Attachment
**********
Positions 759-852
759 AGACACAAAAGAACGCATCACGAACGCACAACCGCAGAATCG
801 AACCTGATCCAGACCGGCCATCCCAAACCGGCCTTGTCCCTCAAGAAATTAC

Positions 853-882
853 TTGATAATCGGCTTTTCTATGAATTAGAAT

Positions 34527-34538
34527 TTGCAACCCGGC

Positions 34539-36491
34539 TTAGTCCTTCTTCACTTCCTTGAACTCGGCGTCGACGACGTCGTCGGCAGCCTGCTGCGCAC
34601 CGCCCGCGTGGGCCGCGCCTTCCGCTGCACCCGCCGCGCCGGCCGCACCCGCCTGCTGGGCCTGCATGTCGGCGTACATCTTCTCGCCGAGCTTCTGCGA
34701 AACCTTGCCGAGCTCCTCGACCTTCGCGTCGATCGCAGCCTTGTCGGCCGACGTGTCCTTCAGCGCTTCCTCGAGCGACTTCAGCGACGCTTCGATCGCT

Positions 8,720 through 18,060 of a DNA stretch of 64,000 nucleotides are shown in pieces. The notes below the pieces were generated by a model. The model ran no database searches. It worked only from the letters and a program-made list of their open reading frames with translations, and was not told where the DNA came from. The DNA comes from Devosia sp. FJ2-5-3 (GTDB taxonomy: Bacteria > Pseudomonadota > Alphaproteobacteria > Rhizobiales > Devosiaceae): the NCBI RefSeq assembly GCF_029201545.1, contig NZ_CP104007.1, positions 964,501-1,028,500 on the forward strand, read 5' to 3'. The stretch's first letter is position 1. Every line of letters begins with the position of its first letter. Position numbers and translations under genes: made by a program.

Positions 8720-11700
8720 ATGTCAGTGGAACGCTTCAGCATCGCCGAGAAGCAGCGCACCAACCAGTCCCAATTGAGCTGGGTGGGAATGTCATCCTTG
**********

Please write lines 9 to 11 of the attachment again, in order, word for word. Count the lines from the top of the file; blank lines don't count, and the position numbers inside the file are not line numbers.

34539 TTAGTCCTTCTTCACTTCCTTGAACTCGGCGTCGACGACGTCGTCGGCAGCCTGCTGCGCAC
34601 CGCCCGCGTGGGCCGCGCCTTCCGCTGCACCCGCCGCGCCGGCCGCACCCGCCTGCTGGGCCTGCATGTCGGCGTACATCTTCTCGCCGAGCTTCTGCGA
34701 AACCTTGCCGAGCTCCTCGACCTTCGCGTCGATCGCAGCCTTGTCGGCCGACGTGTCCTTCAGCGCTTCCTCGAGCGACTTCAGCGACGCTTCGATCGCT